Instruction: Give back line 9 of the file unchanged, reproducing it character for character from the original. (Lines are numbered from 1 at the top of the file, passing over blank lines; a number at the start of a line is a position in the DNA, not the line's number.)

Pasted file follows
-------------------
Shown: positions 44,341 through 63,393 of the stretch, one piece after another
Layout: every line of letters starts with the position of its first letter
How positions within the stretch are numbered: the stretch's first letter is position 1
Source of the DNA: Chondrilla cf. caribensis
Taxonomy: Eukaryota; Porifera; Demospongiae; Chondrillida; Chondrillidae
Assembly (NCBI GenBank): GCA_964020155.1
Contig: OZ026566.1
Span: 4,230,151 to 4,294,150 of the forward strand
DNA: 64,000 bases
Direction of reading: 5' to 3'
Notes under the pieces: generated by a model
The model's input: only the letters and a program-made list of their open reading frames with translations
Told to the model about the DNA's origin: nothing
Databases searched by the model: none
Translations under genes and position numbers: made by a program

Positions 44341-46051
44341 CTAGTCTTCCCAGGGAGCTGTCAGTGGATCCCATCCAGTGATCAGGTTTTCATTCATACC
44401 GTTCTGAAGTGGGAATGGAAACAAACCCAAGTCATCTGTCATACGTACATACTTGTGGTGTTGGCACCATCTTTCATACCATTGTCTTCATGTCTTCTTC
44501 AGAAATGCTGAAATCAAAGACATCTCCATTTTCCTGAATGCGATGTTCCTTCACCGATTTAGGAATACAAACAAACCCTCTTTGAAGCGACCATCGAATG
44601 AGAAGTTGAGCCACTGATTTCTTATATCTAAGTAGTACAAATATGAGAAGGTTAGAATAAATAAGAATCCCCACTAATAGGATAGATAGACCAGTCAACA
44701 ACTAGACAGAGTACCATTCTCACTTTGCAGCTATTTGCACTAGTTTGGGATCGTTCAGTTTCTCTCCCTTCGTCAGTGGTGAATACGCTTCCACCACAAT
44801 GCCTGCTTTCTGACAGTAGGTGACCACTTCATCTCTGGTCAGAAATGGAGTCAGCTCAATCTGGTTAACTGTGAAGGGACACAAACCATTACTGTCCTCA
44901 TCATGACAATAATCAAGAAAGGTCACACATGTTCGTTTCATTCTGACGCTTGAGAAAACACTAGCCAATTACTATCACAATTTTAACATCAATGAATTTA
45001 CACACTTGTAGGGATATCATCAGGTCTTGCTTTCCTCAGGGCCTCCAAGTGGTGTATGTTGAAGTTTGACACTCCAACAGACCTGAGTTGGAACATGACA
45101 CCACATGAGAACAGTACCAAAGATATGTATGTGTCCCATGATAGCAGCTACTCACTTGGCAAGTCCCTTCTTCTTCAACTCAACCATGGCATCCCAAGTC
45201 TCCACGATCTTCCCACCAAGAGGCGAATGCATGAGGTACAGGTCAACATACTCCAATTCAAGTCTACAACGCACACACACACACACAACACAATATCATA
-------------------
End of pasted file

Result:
DNA: 64,000 bases